Goldman Sachs is predicting a bull run in Taipei Stocks with the TAIEX Index reaching 10,000.
Labels: dpp, elections, kmt, president, reunification, taiwan
March 14, 2008
Riots in Tibet
Consider the words used in the news coverage of the riots in Tibet: the protestors we are told are “anti-China,” “pro-democracy,” it is an “intifadeh” according to TIME magazine, and all wire services condemn China’s use of “brutal force.” The latter words are straight from the lips of the Dalai Lama whose press releases have eerily matched the timing of each showy demonstration from the beginning of this week to today’s well photographed shout matches outside the United Nations building, in London, and elsewhere.
The reports of “gunfire” can be traced to the United States embassy in Beijing which says it heard of gunfire from phone calls to the embassy. Other sources of what’s happening in Tibet right now are the numerous, nameless “rights groups” that have the ear of Taiwan newspapers, the NED funded Radio Free Asia and Voice of America, and the Agence France Press.
So out of 2,000-odd headlines currently aggregated by Google News relating to these events of Tibet and Tibetans what do we really know?
The Chinese government is officially blaming the Dalai Lama himself for much of the agitation. This may surprise most Americans and many in Paris, London, and Berlin, since the luxury loving, alcohol drinking, meat-eating, Dalai Lama has so successfully branded himself to “peace” and “spiritual fulfillment,” but His Holiness is a very active and opportunistic politician. As I pointed out on this blog and in a video that was banned by YouTube the Dalai Lama is a tool of the American government. And the USA does influence China’s Himalayan border from Laos to Afghanistan with CIA psy-ops and actual troop presence as it has for over 60 years.
More likely, however, the real culprit behind the trouble in Lhasa is inflation and poverty. The Chinese Parliament (which is in session – showing obvious political timing to the unrest) is grappling with record inflation. Food prices are up over 23% on average. Prices for all goods and staples are rising dramatically including fuel and cooking oil. Remember, it was a surge in cooking oil prices that sent the Burma (Myanmar) monks over the edge last fall.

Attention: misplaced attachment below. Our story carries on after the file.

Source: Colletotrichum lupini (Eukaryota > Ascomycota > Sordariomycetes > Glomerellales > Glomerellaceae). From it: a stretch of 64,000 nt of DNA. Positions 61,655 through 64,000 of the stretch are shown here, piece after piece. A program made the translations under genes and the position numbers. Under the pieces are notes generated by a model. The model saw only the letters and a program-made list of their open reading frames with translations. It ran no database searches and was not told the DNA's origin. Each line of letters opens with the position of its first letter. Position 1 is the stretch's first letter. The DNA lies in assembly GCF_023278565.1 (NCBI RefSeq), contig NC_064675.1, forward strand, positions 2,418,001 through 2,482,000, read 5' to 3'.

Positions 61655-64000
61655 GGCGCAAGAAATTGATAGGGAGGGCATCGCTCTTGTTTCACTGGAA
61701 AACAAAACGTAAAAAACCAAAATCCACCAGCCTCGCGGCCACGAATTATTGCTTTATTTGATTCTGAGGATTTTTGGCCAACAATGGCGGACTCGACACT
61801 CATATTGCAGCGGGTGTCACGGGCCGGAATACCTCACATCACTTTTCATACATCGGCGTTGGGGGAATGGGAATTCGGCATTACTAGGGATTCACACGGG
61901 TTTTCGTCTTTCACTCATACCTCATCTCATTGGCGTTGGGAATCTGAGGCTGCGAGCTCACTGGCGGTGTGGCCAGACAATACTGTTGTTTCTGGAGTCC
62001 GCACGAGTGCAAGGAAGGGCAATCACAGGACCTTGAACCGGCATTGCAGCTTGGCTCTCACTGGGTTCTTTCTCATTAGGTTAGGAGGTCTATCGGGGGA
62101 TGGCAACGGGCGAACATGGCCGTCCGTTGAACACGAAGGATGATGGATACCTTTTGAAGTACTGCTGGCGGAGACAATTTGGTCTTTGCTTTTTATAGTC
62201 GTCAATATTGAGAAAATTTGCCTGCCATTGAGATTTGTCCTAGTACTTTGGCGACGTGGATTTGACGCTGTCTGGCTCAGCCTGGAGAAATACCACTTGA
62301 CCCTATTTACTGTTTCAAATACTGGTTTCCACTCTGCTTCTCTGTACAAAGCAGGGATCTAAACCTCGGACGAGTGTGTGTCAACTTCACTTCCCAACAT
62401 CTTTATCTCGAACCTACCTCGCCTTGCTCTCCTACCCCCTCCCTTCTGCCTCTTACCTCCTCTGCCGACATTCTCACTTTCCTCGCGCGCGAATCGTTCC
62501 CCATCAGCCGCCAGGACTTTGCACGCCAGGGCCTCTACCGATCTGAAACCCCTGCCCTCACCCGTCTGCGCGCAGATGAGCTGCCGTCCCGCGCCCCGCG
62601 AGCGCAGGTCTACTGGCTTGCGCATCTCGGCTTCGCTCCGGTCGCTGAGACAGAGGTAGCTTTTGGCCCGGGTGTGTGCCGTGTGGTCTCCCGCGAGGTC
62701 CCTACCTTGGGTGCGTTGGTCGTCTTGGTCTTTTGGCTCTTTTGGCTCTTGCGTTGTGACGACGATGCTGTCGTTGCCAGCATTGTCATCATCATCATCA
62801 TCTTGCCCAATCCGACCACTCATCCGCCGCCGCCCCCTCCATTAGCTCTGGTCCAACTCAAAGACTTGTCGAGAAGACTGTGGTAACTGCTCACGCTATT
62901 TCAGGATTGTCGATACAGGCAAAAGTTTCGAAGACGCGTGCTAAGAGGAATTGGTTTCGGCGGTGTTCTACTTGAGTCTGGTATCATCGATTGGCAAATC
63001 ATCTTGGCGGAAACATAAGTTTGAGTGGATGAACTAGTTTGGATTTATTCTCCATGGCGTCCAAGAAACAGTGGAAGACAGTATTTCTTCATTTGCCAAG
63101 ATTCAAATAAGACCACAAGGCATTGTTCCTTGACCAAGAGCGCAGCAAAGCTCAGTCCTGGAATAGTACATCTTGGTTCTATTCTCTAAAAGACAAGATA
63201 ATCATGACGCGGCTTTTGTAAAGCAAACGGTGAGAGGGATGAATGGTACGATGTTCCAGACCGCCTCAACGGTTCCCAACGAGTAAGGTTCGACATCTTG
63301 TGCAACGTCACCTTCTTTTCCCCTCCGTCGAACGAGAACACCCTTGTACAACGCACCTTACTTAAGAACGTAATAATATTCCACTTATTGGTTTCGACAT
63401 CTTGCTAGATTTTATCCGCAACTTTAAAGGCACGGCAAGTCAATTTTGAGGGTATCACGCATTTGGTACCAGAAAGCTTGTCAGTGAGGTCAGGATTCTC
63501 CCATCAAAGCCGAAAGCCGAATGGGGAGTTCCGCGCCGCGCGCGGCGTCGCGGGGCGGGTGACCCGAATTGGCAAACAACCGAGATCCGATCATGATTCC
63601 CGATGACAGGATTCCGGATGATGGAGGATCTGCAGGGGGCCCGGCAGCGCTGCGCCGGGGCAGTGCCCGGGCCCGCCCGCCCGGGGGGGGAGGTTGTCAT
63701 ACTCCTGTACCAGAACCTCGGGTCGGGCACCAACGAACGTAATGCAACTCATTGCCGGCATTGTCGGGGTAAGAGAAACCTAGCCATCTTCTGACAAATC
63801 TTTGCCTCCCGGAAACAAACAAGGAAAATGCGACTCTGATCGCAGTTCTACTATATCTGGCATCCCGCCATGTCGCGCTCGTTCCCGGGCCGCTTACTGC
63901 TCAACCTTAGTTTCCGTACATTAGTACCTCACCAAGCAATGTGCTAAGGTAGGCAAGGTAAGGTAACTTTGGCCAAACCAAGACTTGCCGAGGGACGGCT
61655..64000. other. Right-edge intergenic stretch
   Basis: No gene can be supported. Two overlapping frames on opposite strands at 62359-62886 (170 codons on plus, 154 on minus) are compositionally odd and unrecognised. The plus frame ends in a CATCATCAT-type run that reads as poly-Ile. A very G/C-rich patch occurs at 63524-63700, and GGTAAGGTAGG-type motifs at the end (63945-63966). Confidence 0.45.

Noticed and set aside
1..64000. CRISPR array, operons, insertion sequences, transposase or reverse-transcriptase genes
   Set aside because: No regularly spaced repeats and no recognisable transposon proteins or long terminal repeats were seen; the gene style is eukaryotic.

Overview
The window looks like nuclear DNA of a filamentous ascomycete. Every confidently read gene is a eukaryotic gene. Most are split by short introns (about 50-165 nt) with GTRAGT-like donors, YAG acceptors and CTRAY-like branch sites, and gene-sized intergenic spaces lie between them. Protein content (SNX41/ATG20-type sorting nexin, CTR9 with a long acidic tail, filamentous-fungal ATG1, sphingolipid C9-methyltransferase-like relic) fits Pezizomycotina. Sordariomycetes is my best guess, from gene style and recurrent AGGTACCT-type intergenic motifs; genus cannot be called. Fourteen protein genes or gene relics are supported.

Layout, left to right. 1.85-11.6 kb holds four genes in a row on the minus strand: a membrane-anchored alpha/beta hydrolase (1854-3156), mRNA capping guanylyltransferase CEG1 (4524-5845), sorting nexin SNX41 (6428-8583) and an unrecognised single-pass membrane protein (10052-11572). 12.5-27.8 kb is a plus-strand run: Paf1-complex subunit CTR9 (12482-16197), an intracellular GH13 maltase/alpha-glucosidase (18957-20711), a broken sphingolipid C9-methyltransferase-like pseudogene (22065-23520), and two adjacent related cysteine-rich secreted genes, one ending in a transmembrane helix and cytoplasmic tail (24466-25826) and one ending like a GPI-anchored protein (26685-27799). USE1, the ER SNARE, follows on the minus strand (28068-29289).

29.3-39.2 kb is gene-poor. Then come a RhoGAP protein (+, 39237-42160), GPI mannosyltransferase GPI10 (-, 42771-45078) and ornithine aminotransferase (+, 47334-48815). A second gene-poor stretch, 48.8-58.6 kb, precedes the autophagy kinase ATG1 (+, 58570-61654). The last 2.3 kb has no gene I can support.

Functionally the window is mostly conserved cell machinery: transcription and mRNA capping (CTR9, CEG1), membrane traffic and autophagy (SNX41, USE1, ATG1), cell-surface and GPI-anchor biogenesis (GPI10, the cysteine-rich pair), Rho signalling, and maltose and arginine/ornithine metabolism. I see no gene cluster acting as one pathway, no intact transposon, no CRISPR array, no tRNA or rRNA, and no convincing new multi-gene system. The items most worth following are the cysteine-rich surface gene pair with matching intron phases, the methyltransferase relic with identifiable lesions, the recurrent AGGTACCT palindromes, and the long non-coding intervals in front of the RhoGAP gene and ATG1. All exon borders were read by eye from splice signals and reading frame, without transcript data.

The Beijing government's statistical bureau does not publish Tibet data individually, alone of China’s provinces and autonomous areas. The lack of transparency into Tibet may be because it is a very skewed place. Reports are that inflation may run as high as 300% in the region. And ethnic Tibetans are mired in poverty. It is also well known that Chinese dominate the day-to-day markets and businesses in Lhasa and the urban areas of Tibet. When wire reports talk of shops looted, markets ablaze, and overturned Audis set afire in the streets, something other than “democracy” is at issue.
Labels: crackdown, dalai lama, free tibet, pro-democracy, protestors, riots
March 12, 2008
Special Report: 11th National People's Congress - the Chinese Parliament 2008
Beijing Plays Musical Chairs: Report on the National Peoples Congress - Chinese Stocks Tank!
Full transcript at www.sinomania.com
Buffet and Greenspan on Sovereign Wealth Funds China Markets and IPOs
Rearranging The Deck Chairs
The biggest news so far of the 11th National People's Congress is a major restructuring of China’s state council, the day-to-day government of Beijing and the Chinese President’s cabinet.
New “super ministries” will be set up to prevent bureaucratic turf wars and bring central control down to at least the provincial level. There will be a new energy ministry charged with energy security that will be under the increasingly powerful National Development and Reform Commission (NDRC).
A new ministry for industry and information, also under the NDRC, will integrate macro level economic data and control.
A new ministry of transport will be consolidated from the existing Ministries of Coomunications and Civil Aviation. This will create in effect a Chinese FAA and national postal service.
A new ministry for human resources and social security including a central government bureau for civil servants will be made out of the old Ministry of Personnel and Ministry of Labor and Social Security.
The Chinese State Environmental Protection Administration will become a cabinet level ministry of environmental protection, a Chinese EPA, if you will.